Sears might be a good thing
"I did a study of stocks analysts love and loath, covering 1998 through 2007. It turns out that the four stocks analysts favored most as each year began did worse over the ensuing 12 months, on average, than the four stocks they most hated. Furthermore, both groups underperformed the Standard & Poor's 500 Index. Over the 10 years, the average despised stock rose 1.7 percent, compared with a loss of 2.2 percent for the adored ones. By contrast, the S&P 500 rose 7.2 percent a year on average."
Stingy Links: Dreman
"The time to buy value stocks is now. This is not to say that the market will immediately rebound. I don't know where the bottom is, and neither does anyone else. I can simply be confident that value stocks will do well over the long pull and that you're better off buying them when Wall Street is despondent than when it is ebullient. This Dickensian tale could have a happy ending."
Stingy Links: Economics
Out of Keynes's shadow
"As parallels to the 1930s multiply, Fisher is relevant again. As it was then, the United States is now awash in debt. No matter that it is mostly 'inside' or 'internal' debt - owed by Americans to other Americans. As the underlying collateral declines in value and incomes shrink, the real burden of debt rises. Debts go bad, weakening banks, forcing asset sales and driving prices down further. Fisher showed how such a spiral could turn mere busts into depressions."
Macroeconomics is astrology, not science
"In the early 1980's, the Wall Street Journal asked liberal economist John Kenneth Galbraith and conservative economist Milton Friedman to predict the macroeconomic trends over the next two years. Both agreed that inflation would rise above 10%, and both accused the other of obtaining his prediction by reading chicken entrails. Both were wrong about inflation, but both were right about the chicken entrails."
Stingy Links: Economy
Beggar thy children
"Individuals and businesses invest more wisely than governments. If Obama wants to lead from the center, he needs to reassure us that entrepreneurialism will not be discouraged and risk bearing will not be punished. The capital markets will react well if the Obama administration unleashes the power of human innovation; they have reacted badly after the election, and again with the inauguration, because the markets fears that this is not in the cards. To borrow another quote from Jefferson, 'I predict future happiness for Americans, if they can prevent the government from wasting the labors of the people under the pretense of taking care of them.'"
The economy is bad, but 1982 was worse
"You often hear that we are now living through the worst recession since the early 1980s, and the comparison is not wrong. But it's ultimately unsatisfying, because it is a little too vague to be useful. Is the economy only a little worse than it was in the last couple recessions, as some have said, and still a long way from the dark days of 1982? Or are we instead on our way toward something that may even approach the severity of the Great Depression?"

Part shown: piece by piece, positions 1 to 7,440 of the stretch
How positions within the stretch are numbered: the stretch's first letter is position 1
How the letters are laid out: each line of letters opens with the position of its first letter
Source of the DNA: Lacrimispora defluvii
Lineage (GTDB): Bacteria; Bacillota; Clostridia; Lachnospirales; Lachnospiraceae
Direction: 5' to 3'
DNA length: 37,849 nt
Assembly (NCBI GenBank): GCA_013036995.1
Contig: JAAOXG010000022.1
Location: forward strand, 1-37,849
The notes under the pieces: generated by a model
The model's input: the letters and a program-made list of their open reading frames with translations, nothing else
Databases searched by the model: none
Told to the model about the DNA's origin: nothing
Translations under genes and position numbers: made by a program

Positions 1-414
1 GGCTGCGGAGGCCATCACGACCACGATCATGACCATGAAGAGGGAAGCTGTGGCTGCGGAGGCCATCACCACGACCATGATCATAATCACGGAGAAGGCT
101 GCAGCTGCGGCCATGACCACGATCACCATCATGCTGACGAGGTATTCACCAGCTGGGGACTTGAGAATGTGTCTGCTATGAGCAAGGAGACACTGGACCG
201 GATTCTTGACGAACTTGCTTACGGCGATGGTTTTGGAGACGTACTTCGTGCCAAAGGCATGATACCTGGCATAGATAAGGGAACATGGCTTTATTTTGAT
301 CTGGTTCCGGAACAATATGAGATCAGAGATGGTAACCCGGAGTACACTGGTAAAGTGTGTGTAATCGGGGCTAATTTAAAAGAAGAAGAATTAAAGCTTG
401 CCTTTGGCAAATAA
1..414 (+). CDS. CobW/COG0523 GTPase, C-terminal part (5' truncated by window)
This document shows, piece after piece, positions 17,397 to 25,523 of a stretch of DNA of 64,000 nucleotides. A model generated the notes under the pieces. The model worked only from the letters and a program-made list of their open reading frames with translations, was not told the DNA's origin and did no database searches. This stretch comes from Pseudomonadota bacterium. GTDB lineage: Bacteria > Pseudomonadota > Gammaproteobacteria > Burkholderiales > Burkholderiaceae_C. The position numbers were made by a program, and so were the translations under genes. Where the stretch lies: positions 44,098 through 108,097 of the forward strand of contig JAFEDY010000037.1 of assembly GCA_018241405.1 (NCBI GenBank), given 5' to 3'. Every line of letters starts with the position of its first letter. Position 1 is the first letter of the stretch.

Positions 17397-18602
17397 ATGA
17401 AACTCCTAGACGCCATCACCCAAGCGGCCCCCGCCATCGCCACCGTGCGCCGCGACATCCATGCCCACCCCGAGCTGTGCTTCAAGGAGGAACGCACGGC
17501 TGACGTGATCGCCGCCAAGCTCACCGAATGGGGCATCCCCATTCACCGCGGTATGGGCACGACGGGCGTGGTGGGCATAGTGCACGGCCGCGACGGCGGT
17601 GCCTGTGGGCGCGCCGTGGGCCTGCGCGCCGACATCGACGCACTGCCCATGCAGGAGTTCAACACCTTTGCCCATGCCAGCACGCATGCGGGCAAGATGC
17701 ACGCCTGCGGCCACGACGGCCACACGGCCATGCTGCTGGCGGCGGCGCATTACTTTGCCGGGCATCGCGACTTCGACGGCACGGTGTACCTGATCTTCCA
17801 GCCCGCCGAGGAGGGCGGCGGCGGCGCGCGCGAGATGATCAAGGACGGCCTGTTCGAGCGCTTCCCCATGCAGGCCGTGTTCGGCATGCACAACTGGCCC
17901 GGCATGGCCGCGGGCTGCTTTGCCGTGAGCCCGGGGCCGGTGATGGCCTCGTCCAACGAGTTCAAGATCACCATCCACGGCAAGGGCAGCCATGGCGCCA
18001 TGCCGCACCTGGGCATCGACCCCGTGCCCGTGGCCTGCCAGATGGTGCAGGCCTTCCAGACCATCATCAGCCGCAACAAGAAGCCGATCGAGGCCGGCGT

This isn't your grandfather's recession
"Adherents of the tax-cuts-only strategy are suspicious of free-spending Democrats, old-fashioned Keynesians, and big government. They believe - no, they know - that tax cuts are more efficient than government spending, since people and businesses make better and quicker decisions about spending than government does. And the way they read the relevant data, history, and experience, permanently reducing long-term tax rates has historically provided the best possible incentives to invest and spend. They may be right. But there are also reasons to think that what worked or made complete sense in the past may not be as effective today. The current, somewhat extraordinary circumstances, and the nation's changing economic geography, should make us wonder how effective tax cuts will be in stimulating new spending and investment."
Yes, bankers are overpaid
"The authors argue that the wage increases are related to greater skill requirements: in both the 1930s and the 1980s, there was a higher demand in financial services for employees that could handle complex transactions involving credit risk, for example. In support of that, the authors map metrics for the average educational attainment of financial services employees over the excess wage results and show that there is a fairly good relationship between the two."
The bias in reporting job losses
Each day's news brings more stories about layoffs at major companies. The stories get a big play in mainstream media. The leading bloggers also cite the stories and encourage readers to keep a summation of job losses. This is quite misleading. Job losses occur in highly visible chunks, as we can readily see. New jobs are created a few at a time, both in existing businesses and in new businesses. Even sophisticated observers do not recognize the ongoing job creation from the invisible hand of the market.""
"Zombies. Seen one lately? If not, you may soon, because they are about to menace the U.S. economy. In financial lingo, zombies are debtors that have little hope of recovery but manage to avoid being wiped out thanks to support from their lenders or the government. Zombies suck life out of an economy by consuming tax money, capital, and labor that would be better deployed in growing companies and sectors. Meanwhile, by slashing prices to generate sales, zombie companies can drag healthier rivals into insolvency."
Investors cannot rely on mainstream media
"Anyone who does not follow the dynamics of the labor market is only telling part of the story. This is important. The net job loss understates the perceived impact. It also overstates the actual impact, since the job creation is ignored. Most people react to actual gross job loss and layoff announcements. The new jobs get no publicity."
Stingy Links: Fun
The no-stats all-star